Please use this identifier to cite or link to this item: http://hdl.handle.net/2122/7588
AuthorsStorto, A.* 
Dobricic, S.* 
Masina, S.* 
Di Pietro, P.* 
TitleAssimilating Along-Track Altimetric Observations through Local Hydrostatic Adjustment in a Global Ocean Variational Assimilation System
Issue DateMar-2011
Series/Report no.3/139 (2011)
DOI10.1175/2010MWR3350.1
URIhttp://hdl.handle.net/2122/7588
KeywordsData assimilation
Satellite observations
Ocean models
Sea level
In situ observations
Variational analysis
Subject Classification03. Hydrosphere::03.01. General::03.01.01. Analytical and numerical modeling 
03. Hydrosphere::03.01. General::03.01.03. Global climate models 
03. Hydrosphere::03.01. General::03.01.04. Ocean data assimilation and reanalysis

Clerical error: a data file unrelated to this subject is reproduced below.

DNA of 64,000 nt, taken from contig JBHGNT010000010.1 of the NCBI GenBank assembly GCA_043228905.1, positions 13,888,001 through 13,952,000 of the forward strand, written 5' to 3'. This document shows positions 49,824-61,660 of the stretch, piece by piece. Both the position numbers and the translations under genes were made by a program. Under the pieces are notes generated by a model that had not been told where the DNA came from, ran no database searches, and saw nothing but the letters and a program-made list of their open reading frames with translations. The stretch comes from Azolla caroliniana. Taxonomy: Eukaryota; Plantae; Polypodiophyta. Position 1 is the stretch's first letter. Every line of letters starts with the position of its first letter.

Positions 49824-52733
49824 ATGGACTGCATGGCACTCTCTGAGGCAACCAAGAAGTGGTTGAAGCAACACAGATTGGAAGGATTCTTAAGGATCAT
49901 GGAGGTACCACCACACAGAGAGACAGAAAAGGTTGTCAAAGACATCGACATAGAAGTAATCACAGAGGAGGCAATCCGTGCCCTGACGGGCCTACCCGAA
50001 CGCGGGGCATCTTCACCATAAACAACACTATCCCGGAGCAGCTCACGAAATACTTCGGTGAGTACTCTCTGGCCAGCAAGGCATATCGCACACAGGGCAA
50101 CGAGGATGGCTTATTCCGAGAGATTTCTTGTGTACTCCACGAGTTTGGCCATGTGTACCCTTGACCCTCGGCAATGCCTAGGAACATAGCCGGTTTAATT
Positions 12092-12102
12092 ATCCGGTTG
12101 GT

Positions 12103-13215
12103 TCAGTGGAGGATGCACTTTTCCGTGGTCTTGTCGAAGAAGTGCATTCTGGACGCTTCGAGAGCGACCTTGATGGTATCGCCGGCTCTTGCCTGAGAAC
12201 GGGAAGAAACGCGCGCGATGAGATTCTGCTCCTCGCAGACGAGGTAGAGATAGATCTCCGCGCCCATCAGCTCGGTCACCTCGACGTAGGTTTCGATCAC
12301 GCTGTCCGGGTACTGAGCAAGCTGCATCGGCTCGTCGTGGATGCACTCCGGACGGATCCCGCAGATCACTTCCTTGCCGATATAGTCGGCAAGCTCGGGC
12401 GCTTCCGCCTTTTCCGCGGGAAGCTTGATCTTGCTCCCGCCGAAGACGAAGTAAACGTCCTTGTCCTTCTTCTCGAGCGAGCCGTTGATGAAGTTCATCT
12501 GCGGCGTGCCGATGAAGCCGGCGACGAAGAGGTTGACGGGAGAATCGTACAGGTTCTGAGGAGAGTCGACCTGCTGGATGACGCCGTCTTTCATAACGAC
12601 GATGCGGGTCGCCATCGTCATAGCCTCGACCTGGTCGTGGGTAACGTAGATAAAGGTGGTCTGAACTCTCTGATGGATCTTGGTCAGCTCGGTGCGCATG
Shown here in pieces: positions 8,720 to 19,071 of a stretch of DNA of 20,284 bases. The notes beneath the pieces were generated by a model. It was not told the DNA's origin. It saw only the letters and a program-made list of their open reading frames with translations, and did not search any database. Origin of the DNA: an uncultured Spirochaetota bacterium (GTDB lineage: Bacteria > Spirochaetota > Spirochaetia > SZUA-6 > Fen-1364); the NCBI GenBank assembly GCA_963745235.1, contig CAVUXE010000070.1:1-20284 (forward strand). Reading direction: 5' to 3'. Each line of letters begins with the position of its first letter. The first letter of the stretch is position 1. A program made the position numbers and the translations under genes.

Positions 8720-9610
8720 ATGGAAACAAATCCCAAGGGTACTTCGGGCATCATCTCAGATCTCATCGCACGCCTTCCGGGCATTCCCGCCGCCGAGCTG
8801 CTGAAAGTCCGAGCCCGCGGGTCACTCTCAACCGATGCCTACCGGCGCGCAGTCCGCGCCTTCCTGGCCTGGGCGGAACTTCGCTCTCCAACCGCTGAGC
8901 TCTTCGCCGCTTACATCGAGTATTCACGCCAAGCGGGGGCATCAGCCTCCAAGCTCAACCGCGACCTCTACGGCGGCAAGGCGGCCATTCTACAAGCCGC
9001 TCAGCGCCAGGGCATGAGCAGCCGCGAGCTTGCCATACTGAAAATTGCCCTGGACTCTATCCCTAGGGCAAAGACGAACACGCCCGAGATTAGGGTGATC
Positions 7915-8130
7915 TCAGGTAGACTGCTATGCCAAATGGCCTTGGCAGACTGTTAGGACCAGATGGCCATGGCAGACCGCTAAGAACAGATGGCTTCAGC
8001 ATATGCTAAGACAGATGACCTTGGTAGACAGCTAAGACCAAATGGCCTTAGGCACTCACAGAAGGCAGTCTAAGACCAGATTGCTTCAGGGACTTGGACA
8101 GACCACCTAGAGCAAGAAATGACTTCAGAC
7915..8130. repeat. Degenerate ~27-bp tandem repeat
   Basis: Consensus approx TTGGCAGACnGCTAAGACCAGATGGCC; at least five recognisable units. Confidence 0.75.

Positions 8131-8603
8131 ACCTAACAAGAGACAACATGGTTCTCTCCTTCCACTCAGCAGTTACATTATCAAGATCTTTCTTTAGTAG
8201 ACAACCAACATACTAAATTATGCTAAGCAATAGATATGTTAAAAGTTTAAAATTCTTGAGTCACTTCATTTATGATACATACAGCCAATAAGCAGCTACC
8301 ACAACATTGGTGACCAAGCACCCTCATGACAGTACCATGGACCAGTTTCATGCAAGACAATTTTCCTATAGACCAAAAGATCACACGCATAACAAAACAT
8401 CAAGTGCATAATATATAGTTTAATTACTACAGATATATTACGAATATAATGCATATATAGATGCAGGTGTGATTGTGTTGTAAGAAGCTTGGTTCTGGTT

AbstractA global ocean three-dimensional variational data assimilation system was developed with the aim of assimilating along-track sea level anomaly observations, along with in situ observations from bathythermographs and conventional sea stations. All the available altimetric data within the period October 1992–January 2006 were used in this study. The sea level corrections were covariated with vertical profiles of temperature and salinity according to the bivariate definition of the background-error vertical covariances. Sea level anomaly observational error variance was carefully defined as a sum of instrumental, representativeness, observation operator, and mean dynamic topography error variances. The mean dynamic topography was computed from the model long-term mean sea surface height and adjusted through an optimal interpolation scheme to account for observation minus first-guess biases. Results show that the assimilation of sea level anomaly observations improves the model sea surface height skill scores as well as the subsurface temperature and salinity fields. Furthermore, the estimate of the tropical and subtropical surface circulation is clearly improved after assimilating altimetric data. Nonnegligible impacts of the mean dynamic topography used have also been found: compared to a gravimeter-based mean dynamic topography the use of the mean dynamic topography discussed in this paper improves both the consistency with sea level anomaly observations and the verification skill scores of temperature and salinity in the tropical regions. Furthermore, the use of a mean dynamic topography computed from the model long-term sea surface height mean without observation adjustments results in worsened verification skill scores and highlights the benefits of the current approach for deriving the mean dynamic topography.
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